Does A University Have An Obligation To Protect Its Students From Sexual Assaults Occurring In Dormitories?
Sometimes the black letter law passed by the legislature is unclear. The legislature can’t anticipate every possible fact scenario when they pass a law, so it lay to the courts to interpret the law and give guidance to what it means. This interpretation is called case law. When the court decides a certain meeting to the law it essentially answers a legal question. Lawyers and other courts then can rely on that ruling when they have a similar issue in their case. The following case answers the question above.
Nero v. Kansas State University, 253 Kan. 567, 861 P.2d 768 (1993).
This case addresses the following issue:
Does a university have an obligation to protect its students from sexual assaults occurring in dormitories?
This case arose from a sexual assault by a student on Plaintiff, also a student of Defendant. Id. at 584-85. Plaintiff argued that she and Defendant were in a special relationship, which imposed a legal duty on Defendant to protect Plaintiff from foreseeable criminal acts of third-parties. Id. at 571. The court found that such a relationship did exist, though not arising from the fact that Plaintiff was a student at Defendant’s university, but instead from the fact that Plaintiff was a tenant and Defendant her landlord. Id. at 585. Thus, Defendant had a duty to warn and protect Plaintiff from foreseeable crimes such as the one that happened. Id.
Plaintiff was a student at Defendant’s university. Id. at 569. Plaintiff was also a resident of a dormitory owned by Defendant. Id. Several months prior to Plaintiff enrolling for classes with Defendant, another male student of Defendant was accused of raping a female student in a dormitory. Id. He was moved to an all-male dormitory while the incident was investigated. Id. However, for summer classes, only one dorm was open and it was co-ed. Id. at 570. The male student was moved into this dorm, along with the newly enrolled Plaintiff. Id. Plaintiff was sexually assaulted by the student. Id. She reported the assault and the male student was immediately expelled. Id.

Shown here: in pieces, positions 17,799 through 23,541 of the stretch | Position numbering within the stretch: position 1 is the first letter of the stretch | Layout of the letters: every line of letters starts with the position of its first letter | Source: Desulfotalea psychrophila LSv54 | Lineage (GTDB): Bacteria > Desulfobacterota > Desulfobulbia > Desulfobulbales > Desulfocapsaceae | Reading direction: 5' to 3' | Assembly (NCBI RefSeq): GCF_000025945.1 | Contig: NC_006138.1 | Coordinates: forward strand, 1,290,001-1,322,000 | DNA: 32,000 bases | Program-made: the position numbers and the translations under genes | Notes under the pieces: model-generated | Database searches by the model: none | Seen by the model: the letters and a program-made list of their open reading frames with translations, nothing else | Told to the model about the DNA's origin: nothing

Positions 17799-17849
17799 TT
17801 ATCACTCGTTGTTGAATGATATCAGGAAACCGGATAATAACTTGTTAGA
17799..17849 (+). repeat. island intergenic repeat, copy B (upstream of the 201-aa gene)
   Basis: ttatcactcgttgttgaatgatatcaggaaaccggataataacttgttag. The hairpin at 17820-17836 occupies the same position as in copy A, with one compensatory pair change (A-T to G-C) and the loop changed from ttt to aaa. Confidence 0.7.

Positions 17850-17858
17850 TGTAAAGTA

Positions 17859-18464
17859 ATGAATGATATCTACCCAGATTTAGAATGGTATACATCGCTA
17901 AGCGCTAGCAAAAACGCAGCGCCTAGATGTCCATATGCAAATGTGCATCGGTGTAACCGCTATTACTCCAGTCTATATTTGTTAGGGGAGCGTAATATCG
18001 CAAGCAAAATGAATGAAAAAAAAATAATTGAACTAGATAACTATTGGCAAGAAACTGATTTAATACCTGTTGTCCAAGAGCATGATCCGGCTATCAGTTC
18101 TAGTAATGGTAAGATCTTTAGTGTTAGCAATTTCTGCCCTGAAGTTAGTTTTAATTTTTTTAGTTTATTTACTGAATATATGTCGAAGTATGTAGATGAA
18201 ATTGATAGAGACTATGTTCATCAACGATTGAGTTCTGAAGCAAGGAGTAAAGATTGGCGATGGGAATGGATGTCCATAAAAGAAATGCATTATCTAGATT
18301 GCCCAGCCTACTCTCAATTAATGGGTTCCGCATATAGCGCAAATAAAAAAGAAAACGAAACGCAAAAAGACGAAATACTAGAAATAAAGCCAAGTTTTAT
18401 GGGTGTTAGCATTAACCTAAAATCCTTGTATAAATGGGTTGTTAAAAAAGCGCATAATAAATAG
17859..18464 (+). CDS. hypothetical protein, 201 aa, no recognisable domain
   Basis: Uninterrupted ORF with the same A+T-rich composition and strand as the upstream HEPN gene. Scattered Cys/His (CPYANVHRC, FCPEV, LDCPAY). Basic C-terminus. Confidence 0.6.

The court began by noting that, absent a “special relationship,” Kansas law imposes no duty on a person or business to protect another from foreseeable criminal attacks. Id. at 571. There may also be a special relationship between parties requiring that one party exercise control over the other to prevent harm acts to third parties, such as a parent’s obligation to control a child. Id. at 572. However, Kansas had never recognized either of these relationships as imposing an obligation on a university to protect or control students. Id. Further, cases from other states offered little support for imposing either type of duty. Id. at 573-75. Based on these authorities, the court found “the university-student relationship does not in and of itself impose a duty” to either protect or to control its students. Id. at 580.
This wasn’t the end of the matter, however. Id. The court found that Defendant, by undertaking to offer residency in its dorms, went beyond the university-student relationship. Id. at 580-81. “Defendant is a landlord furnishing housing to its students in competition with private landlords.” Id. at 583. By willingly assuming this additional duty, Defendant “owed a duty of reasonable care to its tenants,” including the duty to warn or prevent foreseeable criminal acts—just as any other landlord would owe his tenants. Id. Because the assault that occurred here was both reasonably foreseeable and within the control of Defendant to prevent, Defendant was liable for Plaintiff’s injuries suffered as a result of the attack. Id. at 585.